Though, as I think back, some sounds were spook-worthy. Maybe the giant crashing sounds in the shrubs along the road (bear, cow, mountain lion, elk?). Snake in the road? Check. Barking dog. Check. Shadow. Check.
Perhaps I took my life in my hands each time I headed out riding through the forest and range lands, but God looked out for me and kept me safe. Yes, He did.
This photo was taken sometime between 1976-78. I was probably 14 or 15 and we lived out in the middle of NOWHERE in the White Mountains of Arizona. Going to school was a 35 minute (or so) ride to Springerville/Eager on a mini-bus over a mountain pass. Yes! If snow was in the forecast, we got out of school early and headed home before the pass got bad. No sirree, the school did not want to have us spending the night! Going shopping or to work (Dad) was another 30-40 minute drive in the opposite direction to Show Low. Our mailing address was actually in Vernon, about 6 miles away, and our property ran up against fencing for forest land.
Blaze. How much I loved thee, knothead that you were. Mom and Dad bought her for me when she was about 4 months old. You can’t tell from this photo, but she was a roan Appaloosa. When we picked up ‘Fancy’ from the previous owners, she was the cutest thing! Spots were noticeable along her rump, but only if you looked hard. A sparse tail was the only other clue to her breeding. Her daddy’s name was Royal something (this was a LONG time ago, folks) and she had a blaze down her forehead, so Royal Blaze she became.
This horse provided me with hours and hours of adventures and companionship. Every day I’d head outside with our collie, Jody, tell her to get the horse, and whistle. Within minutes, thundering hooves and joyful barks raced towards me from the nearly 8 acre cedar-covered pasture. If if was a good day (for the dog) the three of us would head out for a couple of hours, exploring and playing. If it was really a good day, the dog would find something dead to roll in and stink to high heaven. If it was a bad day for the dog, I would try to sneak outside without her. This never worked, but sometimes I knew other dogs would be an issue, so she had to stay home. These days always crushed our girl.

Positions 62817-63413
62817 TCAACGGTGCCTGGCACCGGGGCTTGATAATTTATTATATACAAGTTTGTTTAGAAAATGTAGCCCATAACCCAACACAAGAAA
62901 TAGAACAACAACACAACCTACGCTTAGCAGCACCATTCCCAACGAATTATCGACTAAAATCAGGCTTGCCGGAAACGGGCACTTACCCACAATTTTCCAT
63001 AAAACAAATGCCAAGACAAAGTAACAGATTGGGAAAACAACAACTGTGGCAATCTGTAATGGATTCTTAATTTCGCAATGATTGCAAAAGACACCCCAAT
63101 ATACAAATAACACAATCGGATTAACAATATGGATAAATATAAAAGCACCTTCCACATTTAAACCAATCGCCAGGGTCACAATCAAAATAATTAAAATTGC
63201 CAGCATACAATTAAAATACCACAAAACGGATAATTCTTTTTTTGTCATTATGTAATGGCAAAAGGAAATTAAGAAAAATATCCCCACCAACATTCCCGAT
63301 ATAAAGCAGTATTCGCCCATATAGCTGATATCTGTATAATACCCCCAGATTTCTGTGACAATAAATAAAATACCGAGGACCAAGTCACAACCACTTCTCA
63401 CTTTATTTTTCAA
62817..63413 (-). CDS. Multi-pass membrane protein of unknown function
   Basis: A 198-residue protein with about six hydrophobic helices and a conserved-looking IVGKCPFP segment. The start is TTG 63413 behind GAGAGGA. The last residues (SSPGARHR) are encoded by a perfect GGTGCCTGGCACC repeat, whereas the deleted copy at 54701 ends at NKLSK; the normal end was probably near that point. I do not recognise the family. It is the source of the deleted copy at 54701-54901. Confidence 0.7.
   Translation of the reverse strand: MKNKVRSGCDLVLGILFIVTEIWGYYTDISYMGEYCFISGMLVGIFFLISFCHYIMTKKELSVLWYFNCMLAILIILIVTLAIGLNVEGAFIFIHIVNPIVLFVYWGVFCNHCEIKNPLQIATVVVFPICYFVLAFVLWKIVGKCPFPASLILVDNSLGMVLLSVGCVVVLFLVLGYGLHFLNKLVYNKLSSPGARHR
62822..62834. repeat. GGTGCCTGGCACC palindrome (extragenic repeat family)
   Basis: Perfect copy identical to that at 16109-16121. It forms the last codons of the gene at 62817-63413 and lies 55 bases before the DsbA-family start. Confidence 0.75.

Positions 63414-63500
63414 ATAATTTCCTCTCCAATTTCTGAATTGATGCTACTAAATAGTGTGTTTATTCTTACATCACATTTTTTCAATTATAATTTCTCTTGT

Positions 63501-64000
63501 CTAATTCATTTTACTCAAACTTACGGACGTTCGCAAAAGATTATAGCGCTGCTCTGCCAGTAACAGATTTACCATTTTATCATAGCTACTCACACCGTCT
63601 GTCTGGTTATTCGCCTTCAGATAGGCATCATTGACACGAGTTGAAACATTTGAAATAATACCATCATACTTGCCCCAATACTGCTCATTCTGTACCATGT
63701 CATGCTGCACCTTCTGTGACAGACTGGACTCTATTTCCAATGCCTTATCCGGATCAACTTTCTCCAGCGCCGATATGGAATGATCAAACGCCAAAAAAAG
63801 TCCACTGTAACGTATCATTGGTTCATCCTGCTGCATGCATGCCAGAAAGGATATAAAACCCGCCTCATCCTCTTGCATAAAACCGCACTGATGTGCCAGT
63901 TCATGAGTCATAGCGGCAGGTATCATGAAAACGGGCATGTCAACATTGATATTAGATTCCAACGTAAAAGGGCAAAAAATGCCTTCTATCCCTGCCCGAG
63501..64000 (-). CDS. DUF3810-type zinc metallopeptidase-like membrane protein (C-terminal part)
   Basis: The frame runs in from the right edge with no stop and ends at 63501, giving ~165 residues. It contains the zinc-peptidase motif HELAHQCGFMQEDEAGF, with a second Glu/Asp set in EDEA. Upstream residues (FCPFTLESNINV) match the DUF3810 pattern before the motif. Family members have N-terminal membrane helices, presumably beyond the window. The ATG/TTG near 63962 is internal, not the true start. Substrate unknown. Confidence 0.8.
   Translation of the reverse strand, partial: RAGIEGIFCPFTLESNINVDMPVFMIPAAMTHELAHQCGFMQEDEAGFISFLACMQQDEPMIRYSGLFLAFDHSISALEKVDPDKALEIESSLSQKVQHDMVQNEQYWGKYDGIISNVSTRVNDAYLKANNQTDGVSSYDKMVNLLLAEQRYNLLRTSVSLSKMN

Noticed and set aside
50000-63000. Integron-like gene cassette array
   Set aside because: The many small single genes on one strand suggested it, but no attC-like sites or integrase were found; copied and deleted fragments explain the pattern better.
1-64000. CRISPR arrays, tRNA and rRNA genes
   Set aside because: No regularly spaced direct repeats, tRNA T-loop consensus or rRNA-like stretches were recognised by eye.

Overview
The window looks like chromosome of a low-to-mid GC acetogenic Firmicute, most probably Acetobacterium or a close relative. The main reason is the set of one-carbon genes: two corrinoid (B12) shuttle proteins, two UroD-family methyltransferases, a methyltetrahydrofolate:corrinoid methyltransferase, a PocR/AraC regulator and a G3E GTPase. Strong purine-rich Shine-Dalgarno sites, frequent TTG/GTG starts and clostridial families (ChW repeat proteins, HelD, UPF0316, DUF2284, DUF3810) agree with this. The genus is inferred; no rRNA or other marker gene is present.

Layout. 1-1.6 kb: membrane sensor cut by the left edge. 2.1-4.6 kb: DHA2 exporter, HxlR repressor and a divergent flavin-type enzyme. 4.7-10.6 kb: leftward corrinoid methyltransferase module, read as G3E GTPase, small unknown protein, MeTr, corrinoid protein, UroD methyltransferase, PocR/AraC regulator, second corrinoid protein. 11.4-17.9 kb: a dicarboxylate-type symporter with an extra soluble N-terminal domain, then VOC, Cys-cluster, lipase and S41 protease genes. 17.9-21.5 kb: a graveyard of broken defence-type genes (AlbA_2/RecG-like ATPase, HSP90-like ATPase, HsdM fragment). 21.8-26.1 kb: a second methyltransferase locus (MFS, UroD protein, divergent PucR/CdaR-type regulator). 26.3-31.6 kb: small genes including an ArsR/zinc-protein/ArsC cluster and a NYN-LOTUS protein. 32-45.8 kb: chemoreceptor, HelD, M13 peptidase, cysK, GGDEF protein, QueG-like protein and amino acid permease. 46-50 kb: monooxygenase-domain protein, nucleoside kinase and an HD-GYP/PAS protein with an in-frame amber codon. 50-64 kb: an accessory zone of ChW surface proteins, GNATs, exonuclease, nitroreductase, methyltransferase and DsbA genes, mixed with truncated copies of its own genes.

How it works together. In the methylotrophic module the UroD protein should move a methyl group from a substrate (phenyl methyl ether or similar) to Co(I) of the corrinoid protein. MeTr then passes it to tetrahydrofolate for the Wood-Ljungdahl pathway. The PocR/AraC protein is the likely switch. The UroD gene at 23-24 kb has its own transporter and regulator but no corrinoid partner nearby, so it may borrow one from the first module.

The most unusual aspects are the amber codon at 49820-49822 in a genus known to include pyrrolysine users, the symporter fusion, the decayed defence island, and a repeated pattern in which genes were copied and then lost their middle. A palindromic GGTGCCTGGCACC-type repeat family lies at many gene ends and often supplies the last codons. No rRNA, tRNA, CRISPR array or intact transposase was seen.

Some fun things to remember:
-a broken off piece of salt block in my pocket to lick as we went for rides
-making up adventure stories involving cute boys and big events
-freezing my toes and fingers off (not literally) while riding in the deep snow
-cleaning out the horse tank and taking the first drinks of clean water
-climbing, circling, admiring Timber Knoll
-the cool deserted cabin behind Timber Knoll
-forgetting I had on my dirty old cowboy boots and wearing them to school
-Poky, the cat, riding atop the horse, playing catch with branches trailing along Blaze’s back as we walked through the pasture
-snakes, lizards, tarantulas. Oh, my!
-surviving exit (of me) attempts by the horse brushing as close to the trunks of trees and shrubs as possible, hoping I would come off
We really did have loads of good times together. One just needed to be prepared for her to pull a trick! Good old Blaze!
What’s a favorite memory of adventures you have?
P.S. See the tree on the right side of the photo? That’s the spot the cougar/mountain lion spent the night! In. Our. Front. Yard. The dog was having a fit, but we didn’t let her out.
Middle of nowhere, folks. Middle of nowhere.